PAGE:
If you were to tell me the activities on today’s agenda a week ago, I would have thought that Satan and his worst demons had collaborated on the itinerary. Dentist. Mall. Chuck-E-Cheese. Gordon leaving me at home with Both Things for a two-day conference. Laundry.
Even just the first item, Dentist, would have been enough to strike fear and compulsory cheese-eating. The last time I blogged about taking Drew to the dentist, I described in great detail chasing him down the office hallway and extracting him from beneath the wing chair in Dr. Doss’ personal office. Since that fateful embarrassment of a day, I’ve diligently bought books about going to the dentist, and even played Dentist with Drew each night before bed like a religious rite.
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“But Drew doesn’t WANT to go to the dentist, Mr. Mommy!” he whined. I had broken the news to him after school yesterday in my best casual-preppy voice, as though I had just swallowed something cashmere dipped in chocolate. And then I heard myself promising all kinds of bounty, until the ultimate prize started welling up inside my throat like vomit and I could no longer hold it back: Chuck E. Cheese.
“Drew, if you don’t freak out at the dentist’s office tomorrow, I will take you to Chuck E. Cheese.”
And the angels were silent.
“But mommy, I have to ride the train first,” he replied cautiously. (The Forest Park Train, of which he is terrified, is the standard reply whenever he begs for Chuck E. Cheese. By now, he knows that Riding the Train = Partying at Chuck E. Cheese.)
In my recklessness, I was willing to wave the stipulation. All bets were off. What had I become? Who am I? What am I?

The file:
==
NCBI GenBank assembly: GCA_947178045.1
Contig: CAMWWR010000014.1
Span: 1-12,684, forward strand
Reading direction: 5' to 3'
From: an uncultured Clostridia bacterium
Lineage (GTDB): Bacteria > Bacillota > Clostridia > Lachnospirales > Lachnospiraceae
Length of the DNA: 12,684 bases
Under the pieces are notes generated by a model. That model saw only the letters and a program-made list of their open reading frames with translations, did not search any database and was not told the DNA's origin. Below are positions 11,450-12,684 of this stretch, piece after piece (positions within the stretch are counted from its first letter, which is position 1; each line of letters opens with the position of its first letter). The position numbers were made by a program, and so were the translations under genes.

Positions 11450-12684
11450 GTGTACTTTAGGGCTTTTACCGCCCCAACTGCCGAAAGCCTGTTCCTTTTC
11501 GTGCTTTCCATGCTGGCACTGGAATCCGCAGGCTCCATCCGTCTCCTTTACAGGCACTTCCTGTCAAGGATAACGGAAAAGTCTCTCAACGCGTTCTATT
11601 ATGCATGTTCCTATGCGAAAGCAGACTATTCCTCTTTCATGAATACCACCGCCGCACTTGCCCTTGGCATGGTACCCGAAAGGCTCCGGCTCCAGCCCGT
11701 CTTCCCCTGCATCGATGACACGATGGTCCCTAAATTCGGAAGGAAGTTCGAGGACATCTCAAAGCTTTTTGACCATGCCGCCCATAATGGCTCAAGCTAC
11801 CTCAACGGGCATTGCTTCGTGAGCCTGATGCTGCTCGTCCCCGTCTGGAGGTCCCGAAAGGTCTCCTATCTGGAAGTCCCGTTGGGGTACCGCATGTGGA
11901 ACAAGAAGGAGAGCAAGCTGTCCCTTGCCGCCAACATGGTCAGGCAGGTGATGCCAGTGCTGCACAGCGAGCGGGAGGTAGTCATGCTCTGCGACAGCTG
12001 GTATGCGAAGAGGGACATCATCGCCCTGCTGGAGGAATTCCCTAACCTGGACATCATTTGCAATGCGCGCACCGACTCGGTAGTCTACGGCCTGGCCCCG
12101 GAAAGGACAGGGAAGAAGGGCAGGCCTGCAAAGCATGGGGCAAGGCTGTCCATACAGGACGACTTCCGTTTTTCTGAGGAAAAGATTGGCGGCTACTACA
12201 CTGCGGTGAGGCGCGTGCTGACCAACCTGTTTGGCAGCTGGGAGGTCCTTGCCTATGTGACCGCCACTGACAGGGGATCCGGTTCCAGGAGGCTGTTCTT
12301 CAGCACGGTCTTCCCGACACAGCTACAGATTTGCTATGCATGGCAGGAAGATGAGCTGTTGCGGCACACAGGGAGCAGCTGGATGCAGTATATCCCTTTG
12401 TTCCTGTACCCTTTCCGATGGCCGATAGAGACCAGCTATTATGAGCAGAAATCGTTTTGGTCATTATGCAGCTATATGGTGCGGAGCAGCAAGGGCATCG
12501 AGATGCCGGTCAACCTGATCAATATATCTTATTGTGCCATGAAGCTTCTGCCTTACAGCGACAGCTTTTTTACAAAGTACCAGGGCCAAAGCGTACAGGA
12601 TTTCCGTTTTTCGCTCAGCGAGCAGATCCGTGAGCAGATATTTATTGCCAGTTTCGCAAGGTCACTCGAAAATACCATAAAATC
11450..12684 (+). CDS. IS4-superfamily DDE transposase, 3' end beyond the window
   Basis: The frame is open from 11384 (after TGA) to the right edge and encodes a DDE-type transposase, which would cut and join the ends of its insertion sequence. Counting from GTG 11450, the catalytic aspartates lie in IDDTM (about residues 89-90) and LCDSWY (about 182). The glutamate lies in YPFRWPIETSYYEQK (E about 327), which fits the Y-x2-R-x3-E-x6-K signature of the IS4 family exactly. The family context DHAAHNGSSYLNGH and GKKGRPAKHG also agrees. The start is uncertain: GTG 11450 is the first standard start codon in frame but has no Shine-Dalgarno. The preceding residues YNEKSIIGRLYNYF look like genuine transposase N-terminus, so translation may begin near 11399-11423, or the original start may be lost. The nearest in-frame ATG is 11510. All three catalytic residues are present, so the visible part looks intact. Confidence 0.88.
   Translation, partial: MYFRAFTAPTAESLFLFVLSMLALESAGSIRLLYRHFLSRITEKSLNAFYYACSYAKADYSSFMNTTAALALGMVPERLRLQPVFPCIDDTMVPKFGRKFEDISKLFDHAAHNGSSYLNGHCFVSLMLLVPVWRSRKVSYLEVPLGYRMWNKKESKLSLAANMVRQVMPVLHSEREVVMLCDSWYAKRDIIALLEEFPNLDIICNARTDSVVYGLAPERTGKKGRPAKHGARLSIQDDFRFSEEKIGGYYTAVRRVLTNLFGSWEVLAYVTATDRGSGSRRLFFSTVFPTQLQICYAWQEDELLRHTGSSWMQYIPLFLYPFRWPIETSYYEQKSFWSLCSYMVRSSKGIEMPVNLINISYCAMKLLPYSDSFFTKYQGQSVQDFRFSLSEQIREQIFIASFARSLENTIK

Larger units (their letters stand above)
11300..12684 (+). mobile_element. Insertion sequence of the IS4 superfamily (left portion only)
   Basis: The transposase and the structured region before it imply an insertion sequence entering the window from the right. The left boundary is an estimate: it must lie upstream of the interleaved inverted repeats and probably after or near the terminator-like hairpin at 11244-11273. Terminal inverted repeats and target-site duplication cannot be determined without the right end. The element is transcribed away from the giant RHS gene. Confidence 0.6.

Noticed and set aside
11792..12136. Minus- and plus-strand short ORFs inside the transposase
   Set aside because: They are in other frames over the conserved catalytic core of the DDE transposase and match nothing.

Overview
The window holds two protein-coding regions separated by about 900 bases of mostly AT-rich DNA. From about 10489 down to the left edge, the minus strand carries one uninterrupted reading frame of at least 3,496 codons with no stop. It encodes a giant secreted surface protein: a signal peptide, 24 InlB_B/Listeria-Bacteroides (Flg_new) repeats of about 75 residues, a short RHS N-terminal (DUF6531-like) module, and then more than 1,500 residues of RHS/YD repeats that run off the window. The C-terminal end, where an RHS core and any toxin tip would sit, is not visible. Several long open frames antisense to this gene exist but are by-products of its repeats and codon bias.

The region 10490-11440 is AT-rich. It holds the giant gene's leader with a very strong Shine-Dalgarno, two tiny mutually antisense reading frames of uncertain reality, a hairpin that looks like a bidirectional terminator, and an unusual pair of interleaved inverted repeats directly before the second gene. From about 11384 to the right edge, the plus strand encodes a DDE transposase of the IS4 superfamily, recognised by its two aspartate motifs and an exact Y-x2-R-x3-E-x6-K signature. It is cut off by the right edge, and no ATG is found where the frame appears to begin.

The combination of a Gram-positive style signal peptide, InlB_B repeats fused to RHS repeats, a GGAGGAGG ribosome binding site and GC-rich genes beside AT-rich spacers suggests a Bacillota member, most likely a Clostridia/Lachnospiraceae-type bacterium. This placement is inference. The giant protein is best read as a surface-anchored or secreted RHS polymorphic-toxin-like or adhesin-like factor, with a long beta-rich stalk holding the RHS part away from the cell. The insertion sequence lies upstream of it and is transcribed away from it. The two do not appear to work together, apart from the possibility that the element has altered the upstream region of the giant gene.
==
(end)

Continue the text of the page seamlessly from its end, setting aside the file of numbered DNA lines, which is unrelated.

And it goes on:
The short account of the dentist visit is as follows: fretting, brave facing-it, X-Ray success (a triumph!), silence from the back, cautious optimism, a summoning from the waiting room, holding drew’s big-boy hands, our fingers intertwined while he counts his teeth aloud with Miss Debbie, his voice quivering in abject terror, the giraffe sunglasses askew on his face that are there to keep the bright light from burning his retinas; a brief freak-out that he quickly reigns in like a marine fighting in the heat of battle, more fretting, another brave face, and then…Maddies’ turn!
Thing Two, by contrast, might as well have had a martini in one hand and a Pottery Barn Catalog in the other. She draped herself against my body like a human blob of silly putty and allowed herself to be subjected to everything but a root canal without batting one gorgeous eyeball. Imagine a two-year-old sitting all Zen-like while having her teeth polished, sprayed, flossed, picked at, and fluoride-d. The dentist seemed to ponder if deity had been among us that day.
Drew watched this miraculous display of chill from a chair in the corner of the room. He had been sort of gleeful, waiting for her fear that never came. He was finally out of the hot seat and was thirsty for blood. Was he disappointed? Ashamed?
He approached us during the exam, put his little hand on the edge of the chair, and simply said, “Good job Maddie. You’re not freaking out.”
And with that, I knew I that whatever else Drew is not — Buddha, army general, train conductor — at least I know that he is a very, very good sport.
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